Before responding, notice Arminian priorities. A philosopher of religion, who’s been a professing Christian up until now, converts to the Hare Krishna cult. The Hindu convert makes a public case to justify his defection from Christianity, and conversion to the Hare Krishna cult.
How does the Arminian respond? Does he argue against the Hare Krishna cult? Does he critique the reasoning of the Hindu convert?
No. He launches an attack on...Calvinism.
RICHARD COORDS SAID:
However, I had detected in Steve’s comments a sense of *complaint* insomuch that people were lauding tolerance, instead of denouncing apostasy. So my question is, why the complaint all, even if we grant that such is made without emotion?
Assuming (arguendo) that my post amounted to a “complaint,” that’s perfectly consistent with predestination. On that view, God predestined my “complaint.”
So my question is, why the complaint all, even if we grant that such is made without emotion? In other words, if Michael is a divine puppet (which I discuss further in a moment), as well as everyone else being puppets, then to complain against God’s sock-puppetry is to complain against the divine sock-puppeteer.
i) Of course, I don’t grant the puppet metaphor.
ii) But even if I did play along with the puppet metaphor for the sake of argument, in puppet shows, puppets often complain about the conduct of their fellow puppets. They reflect the viewpoint of a puppet character, within the little world of their puppet stage. Their viewpoint well may be distinct from the viewpoint of the puppet master, who is not a puppet character sharing the same stage as his puppets.
Now, you could say that God complains…
That’s not my argument.
In other words, with Determinism, with all things being scripted by God, the saying holds, ‘It’s all good.’
Once again, even if we play along with the puppet metaphor for the sake of argument, in a puppet show, some puppet characters play the hero or heroine while other puppet characters play the villain.
The play is good. The script is good. That doesn’t mean everything the characters do is good. It’s a question of how the villain functions in the story. If he’s a foil character, then his badness serves a good purpose.
How such a paradigm could avoid an impression of puppetry, I cannot fathom.
Depends on how you tweak the metaphor. In a puppet show, the puppets are mindless. Not conscious, deliberative agents.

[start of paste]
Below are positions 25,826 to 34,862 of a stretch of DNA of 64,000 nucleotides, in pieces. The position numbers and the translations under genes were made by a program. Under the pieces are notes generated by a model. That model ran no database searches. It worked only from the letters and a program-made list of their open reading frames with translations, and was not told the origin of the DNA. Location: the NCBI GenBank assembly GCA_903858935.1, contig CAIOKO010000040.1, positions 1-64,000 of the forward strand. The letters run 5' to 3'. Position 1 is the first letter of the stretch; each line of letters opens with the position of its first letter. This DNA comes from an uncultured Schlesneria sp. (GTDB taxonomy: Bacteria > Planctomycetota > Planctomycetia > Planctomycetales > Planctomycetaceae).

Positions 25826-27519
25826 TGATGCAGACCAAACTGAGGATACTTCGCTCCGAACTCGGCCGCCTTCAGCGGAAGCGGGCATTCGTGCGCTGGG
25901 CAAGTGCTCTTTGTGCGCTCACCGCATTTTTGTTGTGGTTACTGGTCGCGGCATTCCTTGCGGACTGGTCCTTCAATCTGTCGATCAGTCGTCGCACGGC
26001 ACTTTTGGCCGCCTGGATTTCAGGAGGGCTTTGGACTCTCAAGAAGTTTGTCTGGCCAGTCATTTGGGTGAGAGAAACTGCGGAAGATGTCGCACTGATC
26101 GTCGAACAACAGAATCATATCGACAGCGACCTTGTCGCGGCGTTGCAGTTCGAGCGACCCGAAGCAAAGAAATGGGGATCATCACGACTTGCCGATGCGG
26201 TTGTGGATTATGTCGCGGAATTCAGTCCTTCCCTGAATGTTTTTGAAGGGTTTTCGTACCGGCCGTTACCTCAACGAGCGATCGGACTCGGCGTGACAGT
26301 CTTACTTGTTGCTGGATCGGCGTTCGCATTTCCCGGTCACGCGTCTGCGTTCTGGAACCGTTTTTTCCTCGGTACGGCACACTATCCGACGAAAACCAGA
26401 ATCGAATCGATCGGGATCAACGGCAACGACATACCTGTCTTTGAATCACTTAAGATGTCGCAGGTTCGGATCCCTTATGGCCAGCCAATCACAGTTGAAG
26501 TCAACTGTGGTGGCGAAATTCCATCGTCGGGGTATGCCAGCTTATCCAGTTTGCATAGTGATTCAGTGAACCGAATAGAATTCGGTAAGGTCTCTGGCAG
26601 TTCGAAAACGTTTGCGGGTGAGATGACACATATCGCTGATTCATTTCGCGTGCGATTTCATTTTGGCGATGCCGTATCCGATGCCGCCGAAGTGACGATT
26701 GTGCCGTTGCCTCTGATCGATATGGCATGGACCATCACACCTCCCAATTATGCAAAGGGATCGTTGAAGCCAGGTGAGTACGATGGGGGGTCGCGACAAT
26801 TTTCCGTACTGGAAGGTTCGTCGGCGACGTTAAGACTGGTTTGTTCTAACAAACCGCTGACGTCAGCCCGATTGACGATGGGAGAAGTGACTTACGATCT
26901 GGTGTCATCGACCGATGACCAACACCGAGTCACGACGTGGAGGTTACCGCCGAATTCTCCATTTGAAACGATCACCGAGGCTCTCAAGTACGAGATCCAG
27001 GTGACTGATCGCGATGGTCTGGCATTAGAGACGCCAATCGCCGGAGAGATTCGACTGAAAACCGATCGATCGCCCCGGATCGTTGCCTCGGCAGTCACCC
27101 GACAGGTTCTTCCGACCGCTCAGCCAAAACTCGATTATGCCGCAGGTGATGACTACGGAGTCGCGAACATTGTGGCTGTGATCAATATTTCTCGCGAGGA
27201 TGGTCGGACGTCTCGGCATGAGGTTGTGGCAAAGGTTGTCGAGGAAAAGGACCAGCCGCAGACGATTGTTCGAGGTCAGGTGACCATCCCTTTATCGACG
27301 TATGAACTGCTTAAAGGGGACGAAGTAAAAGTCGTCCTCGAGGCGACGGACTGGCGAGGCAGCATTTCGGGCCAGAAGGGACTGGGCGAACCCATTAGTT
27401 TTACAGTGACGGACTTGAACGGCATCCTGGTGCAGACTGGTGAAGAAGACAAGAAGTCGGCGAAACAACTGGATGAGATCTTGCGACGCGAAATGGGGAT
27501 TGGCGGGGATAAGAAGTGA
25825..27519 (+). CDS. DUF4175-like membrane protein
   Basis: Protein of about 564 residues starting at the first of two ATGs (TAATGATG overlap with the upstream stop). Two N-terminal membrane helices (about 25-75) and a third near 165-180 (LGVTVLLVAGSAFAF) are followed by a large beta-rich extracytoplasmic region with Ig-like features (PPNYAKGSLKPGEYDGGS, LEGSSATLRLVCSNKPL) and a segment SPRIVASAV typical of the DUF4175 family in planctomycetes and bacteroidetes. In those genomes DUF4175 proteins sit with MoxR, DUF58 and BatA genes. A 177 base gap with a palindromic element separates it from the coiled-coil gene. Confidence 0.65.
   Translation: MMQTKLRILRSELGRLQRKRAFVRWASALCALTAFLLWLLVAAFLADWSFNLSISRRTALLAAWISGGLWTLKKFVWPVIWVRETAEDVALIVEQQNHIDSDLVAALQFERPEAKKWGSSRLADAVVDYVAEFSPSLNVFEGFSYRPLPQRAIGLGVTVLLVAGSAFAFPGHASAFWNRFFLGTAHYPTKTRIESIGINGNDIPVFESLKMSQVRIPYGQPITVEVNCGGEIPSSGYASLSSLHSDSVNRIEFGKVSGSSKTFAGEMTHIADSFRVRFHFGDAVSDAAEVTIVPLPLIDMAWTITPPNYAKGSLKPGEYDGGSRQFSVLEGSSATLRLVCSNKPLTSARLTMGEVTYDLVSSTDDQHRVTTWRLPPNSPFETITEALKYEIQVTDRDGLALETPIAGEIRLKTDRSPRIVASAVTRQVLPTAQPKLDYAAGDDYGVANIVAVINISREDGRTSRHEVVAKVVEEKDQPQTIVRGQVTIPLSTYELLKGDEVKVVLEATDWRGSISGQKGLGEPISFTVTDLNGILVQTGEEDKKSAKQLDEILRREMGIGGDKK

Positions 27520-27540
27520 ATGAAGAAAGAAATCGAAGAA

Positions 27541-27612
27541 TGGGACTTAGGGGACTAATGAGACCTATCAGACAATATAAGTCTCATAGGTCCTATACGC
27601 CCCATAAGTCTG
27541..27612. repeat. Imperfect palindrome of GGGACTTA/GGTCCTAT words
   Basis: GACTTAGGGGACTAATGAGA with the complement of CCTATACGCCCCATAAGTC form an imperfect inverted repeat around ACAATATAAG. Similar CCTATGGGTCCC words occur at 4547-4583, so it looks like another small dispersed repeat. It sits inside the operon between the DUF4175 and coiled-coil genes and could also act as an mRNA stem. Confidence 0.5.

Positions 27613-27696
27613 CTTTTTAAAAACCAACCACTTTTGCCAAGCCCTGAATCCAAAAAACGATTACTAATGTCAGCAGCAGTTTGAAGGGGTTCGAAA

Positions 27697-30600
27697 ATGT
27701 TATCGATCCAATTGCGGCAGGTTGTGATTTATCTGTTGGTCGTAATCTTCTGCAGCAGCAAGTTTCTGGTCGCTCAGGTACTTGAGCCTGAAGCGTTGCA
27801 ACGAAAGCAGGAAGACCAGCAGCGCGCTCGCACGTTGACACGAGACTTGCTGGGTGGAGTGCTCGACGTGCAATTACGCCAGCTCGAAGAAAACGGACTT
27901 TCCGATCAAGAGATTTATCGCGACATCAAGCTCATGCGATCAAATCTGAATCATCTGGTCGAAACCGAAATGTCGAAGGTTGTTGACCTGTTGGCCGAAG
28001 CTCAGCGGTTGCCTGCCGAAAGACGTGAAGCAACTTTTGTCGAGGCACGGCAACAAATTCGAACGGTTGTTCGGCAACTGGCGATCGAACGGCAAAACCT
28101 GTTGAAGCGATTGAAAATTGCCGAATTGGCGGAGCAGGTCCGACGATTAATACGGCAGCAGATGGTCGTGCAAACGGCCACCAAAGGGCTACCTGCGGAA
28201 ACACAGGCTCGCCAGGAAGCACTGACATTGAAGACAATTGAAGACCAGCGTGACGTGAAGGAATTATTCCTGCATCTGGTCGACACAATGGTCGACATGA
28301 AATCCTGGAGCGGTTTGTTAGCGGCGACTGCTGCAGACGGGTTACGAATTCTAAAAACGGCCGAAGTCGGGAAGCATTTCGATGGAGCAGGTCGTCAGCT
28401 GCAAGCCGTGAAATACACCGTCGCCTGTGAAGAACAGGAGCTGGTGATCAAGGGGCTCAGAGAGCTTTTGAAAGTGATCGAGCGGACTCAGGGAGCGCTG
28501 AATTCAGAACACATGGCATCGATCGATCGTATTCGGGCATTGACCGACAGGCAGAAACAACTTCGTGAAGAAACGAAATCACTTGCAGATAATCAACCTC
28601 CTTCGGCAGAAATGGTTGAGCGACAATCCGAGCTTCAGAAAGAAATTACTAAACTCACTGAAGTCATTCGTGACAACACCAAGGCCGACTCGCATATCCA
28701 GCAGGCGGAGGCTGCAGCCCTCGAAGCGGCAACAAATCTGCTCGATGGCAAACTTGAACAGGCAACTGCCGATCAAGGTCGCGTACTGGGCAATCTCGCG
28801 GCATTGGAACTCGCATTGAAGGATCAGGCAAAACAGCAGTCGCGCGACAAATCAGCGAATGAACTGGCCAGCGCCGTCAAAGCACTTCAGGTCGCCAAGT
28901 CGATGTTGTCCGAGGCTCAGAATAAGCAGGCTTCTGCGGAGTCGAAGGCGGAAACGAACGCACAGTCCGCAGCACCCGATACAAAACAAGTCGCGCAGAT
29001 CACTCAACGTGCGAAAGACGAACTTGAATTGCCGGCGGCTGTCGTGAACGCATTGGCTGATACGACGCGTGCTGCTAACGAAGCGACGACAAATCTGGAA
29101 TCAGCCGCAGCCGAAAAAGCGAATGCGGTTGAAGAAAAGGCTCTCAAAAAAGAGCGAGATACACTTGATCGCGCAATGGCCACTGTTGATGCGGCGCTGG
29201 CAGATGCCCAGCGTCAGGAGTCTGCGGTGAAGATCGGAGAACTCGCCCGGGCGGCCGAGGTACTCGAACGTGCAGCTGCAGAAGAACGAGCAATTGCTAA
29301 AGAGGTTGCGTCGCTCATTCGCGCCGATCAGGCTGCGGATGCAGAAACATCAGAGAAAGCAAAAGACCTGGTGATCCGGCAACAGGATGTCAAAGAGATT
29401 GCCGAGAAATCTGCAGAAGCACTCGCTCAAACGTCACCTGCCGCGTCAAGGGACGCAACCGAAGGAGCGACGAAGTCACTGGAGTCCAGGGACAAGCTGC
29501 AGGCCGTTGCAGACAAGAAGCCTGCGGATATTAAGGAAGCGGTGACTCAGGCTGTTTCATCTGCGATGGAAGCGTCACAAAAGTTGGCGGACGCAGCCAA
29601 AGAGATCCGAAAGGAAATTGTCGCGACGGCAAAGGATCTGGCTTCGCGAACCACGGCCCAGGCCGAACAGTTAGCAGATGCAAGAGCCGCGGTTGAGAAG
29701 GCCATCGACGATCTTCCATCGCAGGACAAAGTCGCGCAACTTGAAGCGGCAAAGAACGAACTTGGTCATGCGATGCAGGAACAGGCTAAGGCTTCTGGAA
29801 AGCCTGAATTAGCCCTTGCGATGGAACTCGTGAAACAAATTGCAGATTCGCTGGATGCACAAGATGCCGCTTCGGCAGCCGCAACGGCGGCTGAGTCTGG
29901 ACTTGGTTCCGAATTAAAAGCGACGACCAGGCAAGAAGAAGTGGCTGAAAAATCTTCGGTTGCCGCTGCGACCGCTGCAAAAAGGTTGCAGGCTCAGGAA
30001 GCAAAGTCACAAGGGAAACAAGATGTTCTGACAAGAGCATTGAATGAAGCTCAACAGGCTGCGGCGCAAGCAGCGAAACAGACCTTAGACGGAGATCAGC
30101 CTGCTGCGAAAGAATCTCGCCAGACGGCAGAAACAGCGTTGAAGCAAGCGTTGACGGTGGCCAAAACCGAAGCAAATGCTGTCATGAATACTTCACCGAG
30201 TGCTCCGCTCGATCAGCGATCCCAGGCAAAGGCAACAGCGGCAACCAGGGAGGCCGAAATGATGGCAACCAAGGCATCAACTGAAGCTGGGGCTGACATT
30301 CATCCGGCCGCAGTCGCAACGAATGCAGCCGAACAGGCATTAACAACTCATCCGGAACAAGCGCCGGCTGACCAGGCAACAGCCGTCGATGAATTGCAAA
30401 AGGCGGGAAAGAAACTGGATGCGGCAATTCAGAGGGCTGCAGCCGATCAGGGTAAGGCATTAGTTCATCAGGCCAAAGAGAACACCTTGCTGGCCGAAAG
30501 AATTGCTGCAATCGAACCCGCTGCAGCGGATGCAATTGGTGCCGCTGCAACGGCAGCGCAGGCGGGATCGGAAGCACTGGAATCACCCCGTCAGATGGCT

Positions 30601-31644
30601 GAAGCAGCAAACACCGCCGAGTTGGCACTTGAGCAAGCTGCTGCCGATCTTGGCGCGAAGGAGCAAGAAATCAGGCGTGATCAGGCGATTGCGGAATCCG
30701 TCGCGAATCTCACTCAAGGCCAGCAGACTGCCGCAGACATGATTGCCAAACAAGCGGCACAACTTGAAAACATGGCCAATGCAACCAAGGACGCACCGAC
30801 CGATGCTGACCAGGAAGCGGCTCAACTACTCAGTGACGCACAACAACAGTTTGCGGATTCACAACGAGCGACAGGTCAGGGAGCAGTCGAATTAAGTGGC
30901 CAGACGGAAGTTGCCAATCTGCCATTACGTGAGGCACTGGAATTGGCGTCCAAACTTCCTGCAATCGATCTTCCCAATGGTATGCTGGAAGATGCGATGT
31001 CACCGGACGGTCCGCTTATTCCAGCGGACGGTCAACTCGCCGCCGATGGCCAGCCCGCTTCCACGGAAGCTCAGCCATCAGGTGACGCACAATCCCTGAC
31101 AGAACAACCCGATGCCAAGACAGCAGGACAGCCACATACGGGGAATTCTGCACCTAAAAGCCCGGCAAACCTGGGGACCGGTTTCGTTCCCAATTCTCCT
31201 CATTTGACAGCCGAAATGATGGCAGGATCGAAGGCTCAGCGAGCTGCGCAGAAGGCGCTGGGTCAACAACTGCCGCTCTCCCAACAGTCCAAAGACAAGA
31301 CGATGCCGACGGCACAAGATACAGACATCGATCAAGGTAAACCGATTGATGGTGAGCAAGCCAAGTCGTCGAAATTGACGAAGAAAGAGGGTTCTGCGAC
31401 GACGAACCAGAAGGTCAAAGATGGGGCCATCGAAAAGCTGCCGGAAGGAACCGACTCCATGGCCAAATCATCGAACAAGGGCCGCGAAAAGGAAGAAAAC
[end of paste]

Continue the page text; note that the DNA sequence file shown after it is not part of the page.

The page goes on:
To take another comparison, Arminians are also captivated by the robot metaphor. Indeed, they use the puppet/robot metaphors interchangeably. But in Asimov’s classic story (I, Robot), the robot is artificially intelligent. The accused robot is psychologically indistinguishable from a human being. So at that point the metaphor breaks down.
He scripted it, in order to have knowledge *of* it, in order to maintain omniscience.
Actually, Calvinism doesn’t say that God predestined the future in order to know the future. It’s true that God knows the future because he predestined the future. Which doesn’t mean that’s why he predestined the future.
The demonic realm relies upon God for its each and every successive thought, from eternity past to eternity future.
i) Demons don’t have an eternal past.
ii) According to Arminianism, the demonic realm relies on God’s providential collaboration with everything the demons do.
How does one distinguish the works of God from the works of the devil if the devil thinks only and precisely the complete set of thoughts that God gives him?
That’s simplistic. It confuses two distinct propositions:
i) The devil does whatever God intends him to do.
ii) The devil intentionally does whatever God intends him to do.
To take a comparison: suppose a terrorist courier is headed to a rendezvous with a terrorist leader. Suppose, unbeknownst to the courier, a counterterrorist agency plants a remote detonatable bomb on the courier. When the courier arrives at the hideout, the counterterrorist agency detonates the bomb, thereby killing the terrorist leader.
The courier unintentionally carries out what the counterterrorist agency intends him to do. The courier intends to deliver a message to the terrorist leader. He didn’t intend to do what the counterterrorist agency intended for him to do. He unwittingly does their bidding.